I was using the factory shop manual term per the diagram in the Clutch section- Thrust Bearing. Let's go with TB so we're both correct :)

By significant slop, I meant with the two units (old and new) side by side on my bench, the old TB has little axial or radial play. The new one had a significant amount (comparatively).

I did not intend to refer to the drawn vs. pull diaphragm systems Alfa used, I was only referring to the action of the TB against the Pressure Plate (PP).

Yes I'm doing this myself.Clutch slave and hose are recently replaced.
 

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Discussion Starter #5
Thanks for the reply Richard. There's no spring present on the inside of the PP, on either the old or the new assembly; just a spacer and a retaining ring (circlip) is present on both. There is a Belleville spring present on the new assembly, it lies outside of the PP between the PP and the TB, just as the exploded diagram in the shop manual depicts. I did a test fit on the car, and once the new assembly is slid into place onto the transmission input shaft spline, the TB steadies up nicely and spins smoothly.
 

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Throw-out bearing, axial play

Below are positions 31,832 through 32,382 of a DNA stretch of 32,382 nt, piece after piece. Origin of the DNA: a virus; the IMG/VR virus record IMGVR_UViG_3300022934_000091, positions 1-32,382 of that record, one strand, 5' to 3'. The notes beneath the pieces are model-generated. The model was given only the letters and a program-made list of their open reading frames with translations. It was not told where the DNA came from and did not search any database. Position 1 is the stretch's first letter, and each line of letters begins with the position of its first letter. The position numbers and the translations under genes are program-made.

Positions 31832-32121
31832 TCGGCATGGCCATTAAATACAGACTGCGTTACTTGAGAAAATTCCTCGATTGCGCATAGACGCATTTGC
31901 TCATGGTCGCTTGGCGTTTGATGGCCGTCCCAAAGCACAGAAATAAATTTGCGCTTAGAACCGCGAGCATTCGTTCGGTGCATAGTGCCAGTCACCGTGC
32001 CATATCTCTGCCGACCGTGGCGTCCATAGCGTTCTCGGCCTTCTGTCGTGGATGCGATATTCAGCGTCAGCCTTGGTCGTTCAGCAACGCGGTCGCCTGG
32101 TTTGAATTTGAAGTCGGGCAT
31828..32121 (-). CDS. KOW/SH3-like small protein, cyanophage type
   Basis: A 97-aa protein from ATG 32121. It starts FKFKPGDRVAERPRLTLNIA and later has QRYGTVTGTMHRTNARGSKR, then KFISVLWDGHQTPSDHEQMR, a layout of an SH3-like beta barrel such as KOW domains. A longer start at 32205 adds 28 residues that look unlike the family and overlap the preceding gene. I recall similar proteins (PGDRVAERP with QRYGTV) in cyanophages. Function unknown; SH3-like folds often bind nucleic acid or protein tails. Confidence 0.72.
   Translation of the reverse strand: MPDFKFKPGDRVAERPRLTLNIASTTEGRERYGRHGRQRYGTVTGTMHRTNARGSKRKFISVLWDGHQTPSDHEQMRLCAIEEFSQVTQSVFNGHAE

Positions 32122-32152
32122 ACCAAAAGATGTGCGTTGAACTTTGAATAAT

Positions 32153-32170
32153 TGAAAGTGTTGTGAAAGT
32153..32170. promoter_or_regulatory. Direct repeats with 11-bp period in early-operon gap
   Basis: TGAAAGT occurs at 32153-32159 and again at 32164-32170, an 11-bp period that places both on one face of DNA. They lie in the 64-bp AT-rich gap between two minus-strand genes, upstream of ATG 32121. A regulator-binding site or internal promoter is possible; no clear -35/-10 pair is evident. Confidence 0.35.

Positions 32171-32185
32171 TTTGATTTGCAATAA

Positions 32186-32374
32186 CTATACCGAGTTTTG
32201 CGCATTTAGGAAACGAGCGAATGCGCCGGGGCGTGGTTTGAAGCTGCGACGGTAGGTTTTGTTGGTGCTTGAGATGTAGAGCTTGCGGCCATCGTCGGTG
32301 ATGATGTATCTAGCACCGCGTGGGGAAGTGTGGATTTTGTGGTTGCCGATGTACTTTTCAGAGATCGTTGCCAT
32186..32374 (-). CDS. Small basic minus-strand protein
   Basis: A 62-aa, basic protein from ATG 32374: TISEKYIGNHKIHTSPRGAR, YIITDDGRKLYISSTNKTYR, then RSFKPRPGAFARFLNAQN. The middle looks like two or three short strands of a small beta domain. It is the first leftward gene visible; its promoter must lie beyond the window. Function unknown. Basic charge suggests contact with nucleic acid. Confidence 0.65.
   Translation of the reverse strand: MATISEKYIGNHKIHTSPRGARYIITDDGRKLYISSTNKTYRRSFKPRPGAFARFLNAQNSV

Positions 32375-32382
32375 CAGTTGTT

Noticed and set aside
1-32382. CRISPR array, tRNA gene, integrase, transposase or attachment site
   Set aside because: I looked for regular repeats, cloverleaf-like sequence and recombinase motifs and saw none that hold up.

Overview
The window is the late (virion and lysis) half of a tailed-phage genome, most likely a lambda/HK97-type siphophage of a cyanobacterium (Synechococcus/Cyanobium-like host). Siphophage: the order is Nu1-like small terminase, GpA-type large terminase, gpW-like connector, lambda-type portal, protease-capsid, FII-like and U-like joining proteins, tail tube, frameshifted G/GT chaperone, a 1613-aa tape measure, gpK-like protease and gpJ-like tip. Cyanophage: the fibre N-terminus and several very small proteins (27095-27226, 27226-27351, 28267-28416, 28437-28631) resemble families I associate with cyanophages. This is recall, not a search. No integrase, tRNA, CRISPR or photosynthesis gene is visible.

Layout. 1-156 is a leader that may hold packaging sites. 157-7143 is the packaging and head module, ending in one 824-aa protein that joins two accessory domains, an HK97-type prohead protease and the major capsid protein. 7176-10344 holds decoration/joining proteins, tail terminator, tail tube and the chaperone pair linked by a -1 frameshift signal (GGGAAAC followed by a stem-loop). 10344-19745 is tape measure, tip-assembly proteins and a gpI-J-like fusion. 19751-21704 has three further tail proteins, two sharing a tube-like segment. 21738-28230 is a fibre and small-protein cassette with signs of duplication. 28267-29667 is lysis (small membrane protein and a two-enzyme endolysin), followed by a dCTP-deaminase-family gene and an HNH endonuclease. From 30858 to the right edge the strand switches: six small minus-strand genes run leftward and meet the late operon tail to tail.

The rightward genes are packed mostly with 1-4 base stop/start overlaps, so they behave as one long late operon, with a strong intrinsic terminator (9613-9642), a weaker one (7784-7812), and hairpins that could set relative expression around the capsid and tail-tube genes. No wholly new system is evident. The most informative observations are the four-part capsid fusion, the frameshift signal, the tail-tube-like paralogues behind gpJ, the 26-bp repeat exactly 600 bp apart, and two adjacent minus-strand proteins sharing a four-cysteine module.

Hi Jim

Right TB it is.

I'm perplexed by your clutch issue. That you can move the TB around just seems wrong.

I've never touched a brand new clutch unit but all the used one's I've dealt with had the TB firmly fixed in place.

Have you contacted the vendor about this? Could they pull a few new units off the shelf and see if they have all have loosey goosey TB.

When the clutch is installed it will be centered by the input shaft so maybe it's okay?

Bye
 

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Discussion Starter #8
Yes I think so- the play made it easy to slide the assembly into place on the trans input shaft- I wonder if they figured out this way there's no need for an alignment tool when assembling the pressure plate body to the flywheel.
 

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Discussion Starter #9
Following up...

A message from Jake at IAP after a phone call with him last week:
"I checked a couple of clutch assemblies. Both of them showed about ¼” radial play; I’m pretty sure that this is to allow some self-centering on the transmission input shaft collar. If the throwout bearing were fixed to the pressure plate, it would have to be perfectly centered, and the input shaft of the transmission would have to be perfectly aligned to allow the components to fit properly. In a less than perfect world, having a bit of play in the bearing assures that the parts will fit together."
This makes sense to me. The shop manual depicts a centering tool for use during assembly of the clutch pack and the available play negates the need for such an alignment tool. I'm going to proceed with assembly and test drive. If all goes well, this is my last post to this thread.